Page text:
But there were doubts too about the arguments against the Iraqi conflict. I watched the BBC channel that relayed Parliament live during the great debate on the issue. Kenneth Clarke warned that if we went to war the likelihood of chemical or biological attacks in this country in the future was increased. Yet the same argument could be put in the other direction, that if Saddam were not disarmed and the weapons destroyed he would supply them to the bin Ladens of this world.

Most of all, it was when the anti-war marches ceased to be a major and widespread public protest and returned to being simply the usual hairy-left demos against anything done by the West – anti-American, anti-British and of course anti-Israeli – that I began to feel, with great reluctance, that maybe Blair was right and war was the least wrong answer. Particularly so when one spokesperson declared that Saddam had never done anything to support the claim that his was an evil regime. The gassing of whole villages of Kurdish people? The treatment of Shia Muslims? The widespread tortures and killings of opponents of the regime – men, women and children?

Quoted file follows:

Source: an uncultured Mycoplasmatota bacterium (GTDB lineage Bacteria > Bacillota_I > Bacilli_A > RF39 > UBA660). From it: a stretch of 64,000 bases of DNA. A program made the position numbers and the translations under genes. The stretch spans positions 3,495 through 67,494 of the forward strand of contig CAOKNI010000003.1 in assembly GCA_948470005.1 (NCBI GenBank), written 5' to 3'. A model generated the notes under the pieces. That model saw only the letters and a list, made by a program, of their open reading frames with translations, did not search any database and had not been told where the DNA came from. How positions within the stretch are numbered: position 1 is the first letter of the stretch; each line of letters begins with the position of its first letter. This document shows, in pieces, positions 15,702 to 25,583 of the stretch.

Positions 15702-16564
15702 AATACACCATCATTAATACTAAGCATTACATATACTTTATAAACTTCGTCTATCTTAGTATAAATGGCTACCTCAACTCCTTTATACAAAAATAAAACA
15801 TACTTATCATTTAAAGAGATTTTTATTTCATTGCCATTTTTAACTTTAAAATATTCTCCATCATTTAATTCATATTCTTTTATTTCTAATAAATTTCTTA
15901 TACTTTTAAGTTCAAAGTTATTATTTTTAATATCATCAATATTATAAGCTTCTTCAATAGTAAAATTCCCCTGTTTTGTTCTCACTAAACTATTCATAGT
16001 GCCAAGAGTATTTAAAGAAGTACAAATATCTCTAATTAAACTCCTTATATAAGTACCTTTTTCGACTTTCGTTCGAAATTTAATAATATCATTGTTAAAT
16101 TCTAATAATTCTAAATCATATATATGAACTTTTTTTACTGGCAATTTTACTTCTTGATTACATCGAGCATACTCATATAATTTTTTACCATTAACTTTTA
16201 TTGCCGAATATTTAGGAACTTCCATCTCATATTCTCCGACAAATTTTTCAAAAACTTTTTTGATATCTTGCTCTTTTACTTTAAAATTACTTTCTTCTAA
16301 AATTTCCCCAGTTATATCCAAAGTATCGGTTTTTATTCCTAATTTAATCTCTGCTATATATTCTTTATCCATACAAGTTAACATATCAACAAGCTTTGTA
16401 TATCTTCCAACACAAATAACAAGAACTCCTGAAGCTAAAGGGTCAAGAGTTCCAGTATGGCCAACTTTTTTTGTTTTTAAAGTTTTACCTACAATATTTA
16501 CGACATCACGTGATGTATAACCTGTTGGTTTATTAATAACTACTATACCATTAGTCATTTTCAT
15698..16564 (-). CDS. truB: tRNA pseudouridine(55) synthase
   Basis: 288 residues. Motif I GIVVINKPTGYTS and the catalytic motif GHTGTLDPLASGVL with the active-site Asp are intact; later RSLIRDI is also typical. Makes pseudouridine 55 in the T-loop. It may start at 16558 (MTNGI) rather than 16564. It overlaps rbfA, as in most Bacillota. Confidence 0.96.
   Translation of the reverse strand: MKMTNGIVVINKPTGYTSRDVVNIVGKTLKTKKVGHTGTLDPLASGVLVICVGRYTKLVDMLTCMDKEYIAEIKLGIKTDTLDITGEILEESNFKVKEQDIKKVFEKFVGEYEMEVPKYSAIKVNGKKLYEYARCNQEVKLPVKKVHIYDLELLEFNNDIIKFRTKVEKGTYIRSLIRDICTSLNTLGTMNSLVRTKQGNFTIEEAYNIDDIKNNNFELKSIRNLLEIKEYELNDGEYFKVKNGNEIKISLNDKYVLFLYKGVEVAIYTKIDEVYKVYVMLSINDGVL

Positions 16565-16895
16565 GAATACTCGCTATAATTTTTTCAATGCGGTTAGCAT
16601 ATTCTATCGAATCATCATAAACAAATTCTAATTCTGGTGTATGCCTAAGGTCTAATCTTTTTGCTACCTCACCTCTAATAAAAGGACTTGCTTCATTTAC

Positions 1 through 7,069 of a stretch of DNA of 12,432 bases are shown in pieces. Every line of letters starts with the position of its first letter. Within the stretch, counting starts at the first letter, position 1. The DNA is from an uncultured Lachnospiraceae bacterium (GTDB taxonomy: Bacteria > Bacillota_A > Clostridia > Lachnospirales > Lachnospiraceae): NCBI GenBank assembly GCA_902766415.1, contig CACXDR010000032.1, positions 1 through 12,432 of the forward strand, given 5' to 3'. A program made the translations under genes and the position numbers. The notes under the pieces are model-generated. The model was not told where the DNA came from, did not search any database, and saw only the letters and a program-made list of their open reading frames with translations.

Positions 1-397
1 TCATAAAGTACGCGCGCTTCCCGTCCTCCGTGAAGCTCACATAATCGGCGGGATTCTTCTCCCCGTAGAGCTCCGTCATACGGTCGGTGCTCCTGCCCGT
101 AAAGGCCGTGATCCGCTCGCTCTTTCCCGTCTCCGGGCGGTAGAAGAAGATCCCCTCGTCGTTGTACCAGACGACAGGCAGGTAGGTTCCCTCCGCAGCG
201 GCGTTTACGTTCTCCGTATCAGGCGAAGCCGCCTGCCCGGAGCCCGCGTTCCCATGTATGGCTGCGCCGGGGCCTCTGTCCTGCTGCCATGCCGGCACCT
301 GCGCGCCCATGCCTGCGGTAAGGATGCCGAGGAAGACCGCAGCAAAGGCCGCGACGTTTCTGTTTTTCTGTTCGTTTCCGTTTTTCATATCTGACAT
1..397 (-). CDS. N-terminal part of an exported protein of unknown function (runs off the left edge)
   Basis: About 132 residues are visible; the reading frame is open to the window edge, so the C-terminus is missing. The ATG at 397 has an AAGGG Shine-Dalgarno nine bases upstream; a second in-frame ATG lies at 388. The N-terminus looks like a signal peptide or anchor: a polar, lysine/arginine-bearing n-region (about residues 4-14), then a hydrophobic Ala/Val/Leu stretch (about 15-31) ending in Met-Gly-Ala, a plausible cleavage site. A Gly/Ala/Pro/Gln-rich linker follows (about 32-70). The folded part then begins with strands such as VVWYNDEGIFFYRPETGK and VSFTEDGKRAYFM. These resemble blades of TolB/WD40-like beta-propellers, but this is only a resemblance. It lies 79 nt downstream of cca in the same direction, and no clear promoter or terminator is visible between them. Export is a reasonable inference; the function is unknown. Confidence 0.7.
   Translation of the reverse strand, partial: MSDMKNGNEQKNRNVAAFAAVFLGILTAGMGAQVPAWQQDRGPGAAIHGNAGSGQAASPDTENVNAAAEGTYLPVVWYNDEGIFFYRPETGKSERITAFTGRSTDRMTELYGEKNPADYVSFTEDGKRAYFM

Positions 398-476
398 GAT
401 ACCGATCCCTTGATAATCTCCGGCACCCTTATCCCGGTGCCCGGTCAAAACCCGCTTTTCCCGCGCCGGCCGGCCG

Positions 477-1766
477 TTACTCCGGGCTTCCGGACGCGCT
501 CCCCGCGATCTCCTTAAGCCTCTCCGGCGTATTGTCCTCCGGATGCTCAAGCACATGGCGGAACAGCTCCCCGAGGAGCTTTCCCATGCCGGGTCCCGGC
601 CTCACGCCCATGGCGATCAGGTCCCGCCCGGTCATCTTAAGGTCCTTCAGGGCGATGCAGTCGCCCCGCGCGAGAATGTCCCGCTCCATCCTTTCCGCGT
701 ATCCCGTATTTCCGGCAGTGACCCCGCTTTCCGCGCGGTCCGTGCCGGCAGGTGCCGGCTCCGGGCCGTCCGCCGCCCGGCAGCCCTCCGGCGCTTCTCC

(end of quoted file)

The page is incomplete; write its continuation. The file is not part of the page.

Of course it is not the first time that my generation has had to face the possibility of chemical attacks. As a schoolboy, I had to carry a gas mask with me at all times during at least the first few years of the Second World War, every now and then having to take it in to have another section added in order to meet a new threat.

None of us could other than be aware that war brings casualties as from time to time fellow pupils would have fathers or brothers killed in action – one on D-day itself as the British forces landed on the Normandy beaches. Even more vividly I recall a boy whose father was captured in the fall of Singapore, and who had to hear the terrible reports about the treatment of POWs by the Japanese army.